Moving to further making-of stuff.

The credits that bookend the film were done in-camera, which is a fancy way of saying they come from the camera’s own built-in character generator which superimposes text over whatever background the lens is trained.

The Canon VC-50 Pro I used for BSV 1172 has a pop-out QWERTY keyboard and can hold up to 8 or 9 pages of text, whereas the S1 – a bigger and more pricey pro machine – allows for two lines of text running no more than 10 characters, in one side, and in one blocky font. Often the consumer cameras had better character generators (offering different colours and sizes), as did separate add-on generators; even the pro-line Panasonic’s WV-3240 has a bit more variety – but just a bit.

I won’t get into the tedious minutia, but the way you use these primordial CG features is to count the letters of your intended words, and if they’ll fit, position them accordingly. To select the letters, you use buttons on the camera that control the cable-connected VCR. The S1’s buttons allow you to advance / recede, move forward, save, and delete text in that one allowed page. (In the Sylvania camera I used for the soon-to-be-completed short Liquid Puppetry, you can at least move the cursor backwards.) You’ll also notice that when the text pops up, the background grows a little dim, which is Panasonic’s forced aesthetic.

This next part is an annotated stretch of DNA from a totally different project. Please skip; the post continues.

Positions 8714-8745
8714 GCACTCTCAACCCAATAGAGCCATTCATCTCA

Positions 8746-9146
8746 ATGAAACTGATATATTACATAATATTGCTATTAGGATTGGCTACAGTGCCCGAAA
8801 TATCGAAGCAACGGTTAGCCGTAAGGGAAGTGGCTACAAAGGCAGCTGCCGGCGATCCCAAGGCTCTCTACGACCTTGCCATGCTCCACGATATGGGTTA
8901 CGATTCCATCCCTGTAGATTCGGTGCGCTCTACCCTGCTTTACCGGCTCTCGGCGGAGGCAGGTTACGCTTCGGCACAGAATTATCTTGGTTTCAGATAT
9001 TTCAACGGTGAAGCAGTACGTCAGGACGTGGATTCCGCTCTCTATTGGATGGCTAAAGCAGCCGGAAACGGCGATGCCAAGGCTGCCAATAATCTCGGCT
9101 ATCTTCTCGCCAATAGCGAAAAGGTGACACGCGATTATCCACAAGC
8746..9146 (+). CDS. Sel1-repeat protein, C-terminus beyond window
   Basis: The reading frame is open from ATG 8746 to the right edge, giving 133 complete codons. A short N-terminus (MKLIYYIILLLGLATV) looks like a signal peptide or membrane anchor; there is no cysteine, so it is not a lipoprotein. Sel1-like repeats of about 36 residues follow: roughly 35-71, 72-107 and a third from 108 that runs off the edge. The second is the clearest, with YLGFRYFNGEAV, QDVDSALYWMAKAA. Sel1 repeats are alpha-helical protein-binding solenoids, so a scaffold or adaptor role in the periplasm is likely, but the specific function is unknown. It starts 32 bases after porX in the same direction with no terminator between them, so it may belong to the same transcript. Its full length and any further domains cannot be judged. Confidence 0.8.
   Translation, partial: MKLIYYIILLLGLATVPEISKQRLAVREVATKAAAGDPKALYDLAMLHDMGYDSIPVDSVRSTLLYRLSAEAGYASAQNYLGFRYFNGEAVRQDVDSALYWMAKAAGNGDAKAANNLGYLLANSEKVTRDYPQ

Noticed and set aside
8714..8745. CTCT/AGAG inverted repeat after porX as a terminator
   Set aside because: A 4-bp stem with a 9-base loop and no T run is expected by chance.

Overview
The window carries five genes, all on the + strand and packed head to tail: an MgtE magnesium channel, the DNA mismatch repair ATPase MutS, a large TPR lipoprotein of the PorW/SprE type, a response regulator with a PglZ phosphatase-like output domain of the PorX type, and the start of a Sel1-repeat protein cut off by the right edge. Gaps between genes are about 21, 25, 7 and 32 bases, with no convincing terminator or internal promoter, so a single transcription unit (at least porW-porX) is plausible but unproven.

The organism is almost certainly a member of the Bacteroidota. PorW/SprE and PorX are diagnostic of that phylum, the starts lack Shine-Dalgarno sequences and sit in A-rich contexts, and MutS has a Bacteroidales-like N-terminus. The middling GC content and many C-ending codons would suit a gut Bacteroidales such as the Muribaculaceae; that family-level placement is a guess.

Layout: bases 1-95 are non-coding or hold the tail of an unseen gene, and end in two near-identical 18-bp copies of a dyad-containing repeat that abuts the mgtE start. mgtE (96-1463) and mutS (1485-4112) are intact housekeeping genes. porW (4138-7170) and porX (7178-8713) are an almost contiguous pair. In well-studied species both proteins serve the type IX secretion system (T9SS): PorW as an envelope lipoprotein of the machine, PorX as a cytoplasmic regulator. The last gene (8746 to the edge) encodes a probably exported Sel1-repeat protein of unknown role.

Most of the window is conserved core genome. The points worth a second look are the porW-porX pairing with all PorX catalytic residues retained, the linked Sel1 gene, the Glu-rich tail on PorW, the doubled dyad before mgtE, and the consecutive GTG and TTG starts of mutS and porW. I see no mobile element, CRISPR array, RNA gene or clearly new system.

My intentions to record the narration straight to VHS were foiled because the Panasonic VCR had a compressor which cranked up the background noise so severely when there was no voice. Manual volume level knobs only seemed to appear on higher-end recorders, like Panasonic’s S-VHS unit. After wasting more than an hour, I opted to recorded the mono narration with a Zoom, editing the takes in Sound Forge before matching sections to specific visuals.

Hopefully the cheesy period stock music – a sort of / maybe / half-assed soundalike version of Frankie Valli’s “Can’t Take My Eyes Off of You” – gives the narration track a little ‘grit.’

I’ve uploaded The Magic Beta Case to the usual sites where you can watch it in 720p:


On Vimeo:

The Magic Beta Case (2014) from Mark R. Hasan on Vimeo.


And on YouTube:


Lastly, here are some behind-the-scenes stills which show the highly sophisticated setup used to film this technologically advanced short film.



Behold the Panasonic WV-6000 S1. Its highly angular design and Army green colour makes it look like a camera the crew of the Nostromo would’ve used in Ridley Scott’s Alien (1979).
The generous sized viewfinder of the Panasonic WV-6000 S1.
Front view of the Panasonic WV-6000 S1.
Video Out, Genlock Out, 14-pin out and power switch with green / red blinky-blinky light at the rear of the Panasonic WV-6000 S1.
The Panasonic AG-2400 pro-line VCR… with a stupid audio compressor that cannot be bypassed.
The Panasonic WV-6000 S1’s impressive zoom lens trained on Charlie Sheen’s narrow noggin’.
The small LCD colour monitor used to make sure the colours captured by the Panasonic WV-6000 S1 look decent.






Mark R. Hasan, Editor
Big Head Amusements